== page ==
Burning in new headphones or not?
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  1. #1
    Tech Wizard
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    Default Burning in new headphones or not?

    Hey guys

    I just got a new pair of V-Moda Crossfades for my bday yesterday and i was wondering what everyones opinions are on burning/breaking in headphones are? Ive read many different reviews and articles which give many different opinions and honestly its just ridiculous how much they all differ.

    Anyone had good/bad experiences with white noise/pink noise/different waves etc etc

    Thanks

  2. #2
    Tech Convert
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    I've been in the DJ industry for 12 years and have honestly never burnt any headphones in, or had any problems with them.

    That's using everything from Sony V700, Technics, Sennheisers and my most recent Beats Pro and Beats Studio headphones.

  3. #3
    Tech Guru dripstep's Avatar
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    How's the audio quality on those beats?

    Op, happy birthday bro! The one thing I love about headphones is that they sound so much better when you get new ones. But that might be like my skateboard bearings. Just because they are new, they seem a million times better.
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  4. #4
    Tech Mentor The Mighty FV's Avatar
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    I find the quality of the Beats decent man, the Pros are perfect for my weekly gigs and the Studios I use for watching movies on iPad or working on the laptop when the lady is asleep haha....each to their own though with headphones, some people don't like the Beats, I love them.

    And yes...Happy Birthday TS!
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  5. #5
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    my understanding is that burning-in of headphones is voodoo which the placebophiles at head-fi.org and such believe in.

  6. #6
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    The idea of burn in is to loosen the suspension, which can be somewhat stiff when first manufactured. From a practical standpoint, I really only see this being a potential issue with high-power, high excursion car audio subwoofers. I've never read a conclusive study on the matter though; it seems everyone has a different opinion about it.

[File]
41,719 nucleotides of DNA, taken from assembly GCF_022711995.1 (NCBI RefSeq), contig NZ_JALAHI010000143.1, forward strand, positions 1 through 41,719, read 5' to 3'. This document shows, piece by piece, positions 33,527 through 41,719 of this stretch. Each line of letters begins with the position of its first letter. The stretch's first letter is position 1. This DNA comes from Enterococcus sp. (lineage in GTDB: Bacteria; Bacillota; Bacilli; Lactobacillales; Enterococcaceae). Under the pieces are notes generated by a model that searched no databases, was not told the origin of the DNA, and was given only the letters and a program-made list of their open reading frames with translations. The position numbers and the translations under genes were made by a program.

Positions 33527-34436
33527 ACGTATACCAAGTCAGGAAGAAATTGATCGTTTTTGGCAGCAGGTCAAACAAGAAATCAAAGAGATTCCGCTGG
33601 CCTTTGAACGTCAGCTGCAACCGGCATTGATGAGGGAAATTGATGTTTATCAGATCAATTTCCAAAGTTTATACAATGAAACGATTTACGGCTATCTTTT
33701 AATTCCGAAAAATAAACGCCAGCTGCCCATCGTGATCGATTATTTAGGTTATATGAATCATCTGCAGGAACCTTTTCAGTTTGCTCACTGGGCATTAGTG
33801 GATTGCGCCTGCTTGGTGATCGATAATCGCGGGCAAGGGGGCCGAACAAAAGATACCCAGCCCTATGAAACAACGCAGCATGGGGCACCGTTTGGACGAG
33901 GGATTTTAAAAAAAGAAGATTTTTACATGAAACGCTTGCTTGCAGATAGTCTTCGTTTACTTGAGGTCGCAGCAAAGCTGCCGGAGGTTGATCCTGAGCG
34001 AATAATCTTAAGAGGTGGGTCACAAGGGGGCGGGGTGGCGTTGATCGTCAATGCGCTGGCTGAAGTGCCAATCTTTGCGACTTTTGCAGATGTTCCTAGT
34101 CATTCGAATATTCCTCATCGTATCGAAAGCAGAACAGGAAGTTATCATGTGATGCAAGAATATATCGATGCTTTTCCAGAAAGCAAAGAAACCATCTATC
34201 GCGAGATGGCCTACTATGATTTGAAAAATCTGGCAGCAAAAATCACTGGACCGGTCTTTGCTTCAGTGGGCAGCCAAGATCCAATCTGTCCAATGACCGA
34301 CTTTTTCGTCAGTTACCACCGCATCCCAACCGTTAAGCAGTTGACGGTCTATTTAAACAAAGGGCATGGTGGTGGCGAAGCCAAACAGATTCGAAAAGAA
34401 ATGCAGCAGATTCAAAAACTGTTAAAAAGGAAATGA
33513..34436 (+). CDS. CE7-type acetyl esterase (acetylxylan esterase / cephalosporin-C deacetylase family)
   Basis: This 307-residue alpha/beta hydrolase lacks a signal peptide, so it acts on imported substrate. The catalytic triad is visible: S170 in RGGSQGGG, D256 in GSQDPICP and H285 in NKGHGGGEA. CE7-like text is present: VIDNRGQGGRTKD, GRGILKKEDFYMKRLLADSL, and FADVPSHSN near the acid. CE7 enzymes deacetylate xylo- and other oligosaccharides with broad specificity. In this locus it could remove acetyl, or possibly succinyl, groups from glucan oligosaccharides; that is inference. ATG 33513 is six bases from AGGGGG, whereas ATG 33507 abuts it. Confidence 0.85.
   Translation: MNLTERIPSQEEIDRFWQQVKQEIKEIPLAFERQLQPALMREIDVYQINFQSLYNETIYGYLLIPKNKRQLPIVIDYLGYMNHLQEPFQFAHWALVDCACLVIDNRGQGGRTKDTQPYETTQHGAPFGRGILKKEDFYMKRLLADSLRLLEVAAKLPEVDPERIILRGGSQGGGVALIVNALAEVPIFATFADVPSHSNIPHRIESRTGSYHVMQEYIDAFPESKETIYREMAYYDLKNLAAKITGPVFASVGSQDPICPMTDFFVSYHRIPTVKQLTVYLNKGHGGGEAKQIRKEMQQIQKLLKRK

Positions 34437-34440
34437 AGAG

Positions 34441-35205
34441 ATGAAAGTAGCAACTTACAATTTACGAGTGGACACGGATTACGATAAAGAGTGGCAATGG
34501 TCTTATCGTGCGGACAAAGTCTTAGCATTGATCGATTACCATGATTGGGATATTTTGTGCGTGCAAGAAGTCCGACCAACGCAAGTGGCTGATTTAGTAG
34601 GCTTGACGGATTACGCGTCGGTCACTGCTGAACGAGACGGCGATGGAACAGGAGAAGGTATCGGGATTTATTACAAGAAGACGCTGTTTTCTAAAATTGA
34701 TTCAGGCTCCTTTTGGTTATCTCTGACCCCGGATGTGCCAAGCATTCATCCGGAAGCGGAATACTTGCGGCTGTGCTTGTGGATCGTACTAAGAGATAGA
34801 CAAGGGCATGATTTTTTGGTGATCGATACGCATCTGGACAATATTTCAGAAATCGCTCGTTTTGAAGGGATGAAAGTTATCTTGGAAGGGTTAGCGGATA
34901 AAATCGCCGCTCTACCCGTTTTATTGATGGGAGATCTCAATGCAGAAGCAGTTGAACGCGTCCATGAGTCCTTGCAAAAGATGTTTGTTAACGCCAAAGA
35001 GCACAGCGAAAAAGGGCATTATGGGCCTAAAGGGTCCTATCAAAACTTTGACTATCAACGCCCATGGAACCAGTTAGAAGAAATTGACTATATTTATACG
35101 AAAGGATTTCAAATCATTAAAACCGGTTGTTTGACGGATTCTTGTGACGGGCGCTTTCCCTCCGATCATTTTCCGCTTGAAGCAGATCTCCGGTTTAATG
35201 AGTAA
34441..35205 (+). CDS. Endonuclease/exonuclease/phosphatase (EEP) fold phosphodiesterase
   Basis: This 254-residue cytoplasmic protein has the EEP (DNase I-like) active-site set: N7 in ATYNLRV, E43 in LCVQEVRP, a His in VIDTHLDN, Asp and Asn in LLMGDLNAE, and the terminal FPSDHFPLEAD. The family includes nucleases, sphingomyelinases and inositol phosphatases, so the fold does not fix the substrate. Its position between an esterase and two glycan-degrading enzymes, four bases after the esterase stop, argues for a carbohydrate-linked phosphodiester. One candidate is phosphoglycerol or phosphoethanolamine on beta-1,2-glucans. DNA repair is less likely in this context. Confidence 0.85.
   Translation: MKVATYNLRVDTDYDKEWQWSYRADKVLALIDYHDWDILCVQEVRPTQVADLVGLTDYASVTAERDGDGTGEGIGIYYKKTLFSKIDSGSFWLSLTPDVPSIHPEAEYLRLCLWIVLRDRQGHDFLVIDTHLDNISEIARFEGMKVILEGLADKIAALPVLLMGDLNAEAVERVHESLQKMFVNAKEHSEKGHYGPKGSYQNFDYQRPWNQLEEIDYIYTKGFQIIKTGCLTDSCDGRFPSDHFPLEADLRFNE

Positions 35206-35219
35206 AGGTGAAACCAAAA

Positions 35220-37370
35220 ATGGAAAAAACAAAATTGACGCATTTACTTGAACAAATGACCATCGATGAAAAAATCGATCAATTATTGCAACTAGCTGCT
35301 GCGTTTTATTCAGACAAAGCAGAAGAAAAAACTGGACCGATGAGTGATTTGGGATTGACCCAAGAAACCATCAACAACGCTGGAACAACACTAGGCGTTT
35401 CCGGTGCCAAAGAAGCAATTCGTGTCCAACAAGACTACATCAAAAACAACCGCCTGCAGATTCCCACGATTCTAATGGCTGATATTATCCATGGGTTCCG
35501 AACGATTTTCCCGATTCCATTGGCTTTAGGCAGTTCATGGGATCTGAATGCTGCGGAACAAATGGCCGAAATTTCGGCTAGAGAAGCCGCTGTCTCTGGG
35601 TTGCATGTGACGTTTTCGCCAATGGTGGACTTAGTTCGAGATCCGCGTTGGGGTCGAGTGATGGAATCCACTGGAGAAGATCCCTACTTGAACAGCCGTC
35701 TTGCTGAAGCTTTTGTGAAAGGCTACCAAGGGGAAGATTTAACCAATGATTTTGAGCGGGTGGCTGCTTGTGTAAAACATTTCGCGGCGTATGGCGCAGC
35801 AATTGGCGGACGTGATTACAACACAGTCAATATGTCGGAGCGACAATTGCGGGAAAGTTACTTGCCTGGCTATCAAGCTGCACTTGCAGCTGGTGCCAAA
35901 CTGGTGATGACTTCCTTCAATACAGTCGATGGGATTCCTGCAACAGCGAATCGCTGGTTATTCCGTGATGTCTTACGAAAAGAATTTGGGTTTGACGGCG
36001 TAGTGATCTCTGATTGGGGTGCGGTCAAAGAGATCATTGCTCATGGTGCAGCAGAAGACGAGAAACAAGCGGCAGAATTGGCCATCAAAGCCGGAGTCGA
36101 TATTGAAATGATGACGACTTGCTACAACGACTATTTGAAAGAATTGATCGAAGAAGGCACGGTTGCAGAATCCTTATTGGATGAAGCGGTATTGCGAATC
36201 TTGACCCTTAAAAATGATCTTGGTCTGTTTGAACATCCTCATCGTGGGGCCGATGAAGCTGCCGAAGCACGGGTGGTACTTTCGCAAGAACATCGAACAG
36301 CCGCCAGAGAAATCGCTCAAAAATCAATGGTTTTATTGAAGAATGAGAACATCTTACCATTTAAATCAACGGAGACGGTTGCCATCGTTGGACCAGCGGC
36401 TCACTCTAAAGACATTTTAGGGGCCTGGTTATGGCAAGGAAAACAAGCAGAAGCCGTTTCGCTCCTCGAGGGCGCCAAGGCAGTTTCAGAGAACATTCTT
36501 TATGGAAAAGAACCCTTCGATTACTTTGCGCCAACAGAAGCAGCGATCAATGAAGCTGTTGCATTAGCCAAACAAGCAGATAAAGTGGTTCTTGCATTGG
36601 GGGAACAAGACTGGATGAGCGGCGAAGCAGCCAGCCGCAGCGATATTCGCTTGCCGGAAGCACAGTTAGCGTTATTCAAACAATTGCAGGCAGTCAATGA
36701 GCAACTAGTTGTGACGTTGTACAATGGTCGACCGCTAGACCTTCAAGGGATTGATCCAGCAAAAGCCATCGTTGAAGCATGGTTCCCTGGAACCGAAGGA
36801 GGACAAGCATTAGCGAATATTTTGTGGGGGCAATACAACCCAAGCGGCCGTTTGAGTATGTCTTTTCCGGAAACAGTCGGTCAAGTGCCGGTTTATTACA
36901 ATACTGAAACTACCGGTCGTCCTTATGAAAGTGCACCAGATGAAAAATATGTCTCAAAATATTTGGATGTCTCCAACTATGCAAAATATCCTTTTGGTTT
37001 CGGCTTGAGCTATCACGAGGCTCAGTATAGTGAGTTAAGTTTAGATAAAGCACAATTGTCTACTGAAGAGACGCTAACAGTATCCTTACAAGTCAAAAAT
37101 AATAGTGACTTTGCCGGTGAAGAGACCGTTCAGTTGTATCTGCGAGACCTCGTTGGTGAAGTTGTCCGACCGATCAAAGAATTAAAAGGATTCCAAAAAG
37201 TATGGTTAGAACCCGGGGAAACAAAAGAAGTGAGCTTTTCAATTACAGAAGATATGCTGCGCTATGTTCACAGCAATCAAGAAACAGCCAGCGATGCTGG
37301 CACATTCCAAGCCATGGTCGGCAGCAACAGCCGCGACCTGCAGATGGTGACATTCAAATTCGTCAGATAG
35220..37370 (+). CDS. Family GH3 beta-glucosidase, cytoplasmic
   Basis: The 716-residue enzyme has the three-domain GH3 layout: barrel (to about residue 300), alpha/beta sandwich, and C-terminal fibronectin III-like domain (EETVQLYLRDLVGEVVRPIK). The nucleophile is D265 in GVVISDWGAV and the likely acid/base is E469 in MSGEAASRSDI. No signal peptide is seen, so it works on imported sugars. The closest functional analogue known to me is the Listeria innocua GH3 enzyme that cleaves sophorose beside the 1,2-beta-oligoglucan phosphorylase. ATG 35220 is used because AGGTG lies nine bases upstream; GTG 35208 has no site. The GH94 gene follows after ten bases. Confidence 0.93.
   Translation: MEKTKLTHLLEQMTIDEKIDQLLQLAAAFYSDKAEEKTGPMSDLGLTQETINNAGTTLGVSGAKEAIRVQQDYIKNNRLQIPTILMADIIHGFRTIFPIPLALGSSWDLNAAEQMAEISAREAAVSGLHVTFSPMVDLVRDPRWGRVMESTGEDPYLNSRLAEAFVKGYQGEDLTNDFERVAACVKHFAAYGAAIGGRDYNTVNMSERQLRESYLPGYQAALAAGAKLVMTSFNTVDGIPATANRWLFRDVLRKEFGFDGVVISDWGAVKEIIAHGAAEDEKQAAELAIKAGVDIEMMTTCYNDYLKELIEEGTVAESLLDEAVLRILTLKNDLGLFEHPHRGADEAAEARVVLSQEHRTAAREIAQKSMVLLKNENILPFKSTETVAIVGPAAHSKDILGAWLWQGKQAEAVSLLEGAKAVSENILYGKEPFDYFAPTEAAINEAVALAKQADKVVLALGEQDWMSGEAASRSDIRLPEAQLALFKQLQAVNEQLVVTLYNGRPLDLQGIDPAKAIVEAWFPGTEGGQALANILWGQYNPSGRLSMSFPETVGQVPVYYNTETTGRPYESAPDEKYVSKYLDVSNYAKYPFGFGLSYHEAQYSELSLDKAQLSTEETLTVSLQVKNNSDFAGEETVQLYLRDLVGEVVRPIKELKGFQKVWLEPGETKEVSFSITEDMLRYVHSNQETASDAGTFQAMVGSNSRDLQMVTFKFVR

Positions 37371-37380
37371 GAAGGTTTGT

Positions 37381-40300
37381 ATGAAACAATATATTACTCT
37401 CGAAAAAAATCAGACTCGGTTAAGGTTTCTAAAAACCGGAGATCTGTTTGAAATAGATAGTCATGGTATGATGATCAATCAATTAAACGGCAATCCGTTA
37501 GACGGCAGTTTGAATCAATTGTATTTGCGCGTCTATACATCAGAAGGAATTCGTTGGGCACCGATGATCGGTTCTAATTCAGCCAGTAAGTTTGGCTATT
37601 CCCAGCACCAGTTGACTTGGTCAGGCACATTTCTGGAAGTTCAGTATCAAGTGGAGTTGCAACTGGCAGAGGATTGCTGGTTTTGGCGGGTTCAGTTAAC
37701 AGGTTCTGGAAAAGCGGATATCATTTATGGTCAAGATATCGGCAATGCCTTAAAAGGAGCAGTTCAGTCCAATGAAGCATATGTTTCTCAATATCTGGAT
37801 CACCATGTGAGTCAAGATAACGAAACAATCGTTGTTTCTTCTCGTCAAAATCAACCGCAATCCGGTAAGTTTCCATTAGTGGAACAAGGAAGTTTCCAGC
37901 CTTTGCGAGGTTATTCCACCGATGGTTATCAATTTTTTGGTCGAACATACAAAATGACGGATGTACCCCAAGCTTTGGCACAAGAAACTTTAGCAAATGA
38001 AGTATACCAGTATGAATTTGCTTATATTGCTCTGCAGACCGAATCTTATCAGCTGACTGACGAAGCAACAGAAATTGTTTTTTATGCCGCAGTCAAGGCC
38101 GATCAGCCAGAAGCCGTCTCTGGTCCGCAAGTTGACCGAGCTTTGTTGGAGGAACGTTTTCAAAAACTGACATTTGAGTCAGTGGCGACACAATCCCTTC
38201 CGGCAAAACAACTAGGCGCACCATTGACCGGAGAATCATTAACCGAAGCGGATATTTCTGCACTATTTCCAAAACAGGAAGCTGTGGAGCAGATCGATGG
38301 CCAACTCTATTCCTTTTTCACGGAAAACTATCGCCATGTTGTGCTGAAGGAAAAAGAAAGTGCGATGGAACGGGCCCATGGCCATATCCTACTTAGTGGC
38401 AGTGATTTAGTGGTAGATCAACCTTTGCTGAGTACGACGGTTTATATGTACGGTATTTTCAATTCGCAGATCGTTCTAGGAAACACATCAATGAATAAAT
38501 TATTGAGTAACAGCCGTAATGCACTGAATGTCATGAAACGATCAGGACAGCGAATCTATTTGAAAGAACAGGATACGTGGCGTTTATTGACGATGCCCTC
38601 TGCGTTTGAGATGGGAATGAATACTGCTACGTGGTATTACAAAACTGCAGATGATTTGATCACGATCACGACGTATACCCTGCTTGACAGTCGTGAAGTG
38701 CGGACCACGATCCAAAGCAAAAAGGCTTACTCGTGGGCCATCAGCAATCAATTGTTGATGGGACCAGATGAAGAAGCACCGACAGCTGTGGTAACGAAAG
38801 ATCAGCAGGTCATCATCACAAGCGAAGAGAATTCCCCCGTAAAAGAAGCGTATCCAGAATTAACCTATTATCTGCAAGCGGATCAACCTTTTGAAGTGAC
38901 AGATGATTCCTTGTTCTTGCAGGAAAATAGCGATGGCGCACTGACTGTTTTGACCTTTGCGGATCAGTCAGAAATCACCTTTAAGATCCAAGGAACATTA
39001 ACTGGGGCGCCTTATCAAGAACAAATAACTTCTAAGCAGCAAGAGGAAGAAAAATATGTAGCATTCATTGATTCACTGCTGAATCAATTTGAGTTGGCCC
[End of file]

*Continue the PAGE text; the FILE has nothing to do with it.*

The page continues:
I wouldn't bother with headphones. Regular use of the headphones will "burn them in."

  7. #7
    Tech Wizard
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    Thanks for the response guys.

    I was already leaning toward the 'not worth it' side do will definatelly skip the white noise now. As
    For sound quality... I was using audio technica quiet points before (only thing I had) and these seem much more bass driven. But can still clearly hear the highs and lows. Honestly, I needa use them more and then I'll let you know.

    But hey... They look amazing. And I got the rouge ones =D

  8. #8
    Tech Guru lethal_pizzle's Avatar
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    I've never heard any difference between new headphones and slightly used headphones.
    I wouldn't recommend Beats headphones either - they colour the sound far too much for monitoring purposes. Allright for just listening to music though, if you tend to find you turn the bass up on everything.
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  9. #9
    Tech Mentor DJWORX's Avatar
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    I would have said that it's audiophile babble. But when I did the headphone group test, I read how people had different experiences between fresh and broken in cans, specially the AIAIAI TMA-1s.

    I sat with my family, listening to different pairs, and the TMA-1s were decidedly muddy in sound - actually quite disappointing. But after a few days of playing with them all, we listened again, and the sound was noticeably better on the TMAs.

    Obviously, this is backed up with zero science - just user experience. I would say that normal use will do the trick, rather than a specific breaking in regime.

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  10. #10
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    If burning in of speaker or headphone drivers improved the sound, good manufacturers would do it at the factory. Only a few "audiophiles" know about this breaking-in period. If breaking in really helped, by doing it right at the factory you could thus increase the satisfaction of customers unaware of the need for break-in, possibly lower return rates, etc.

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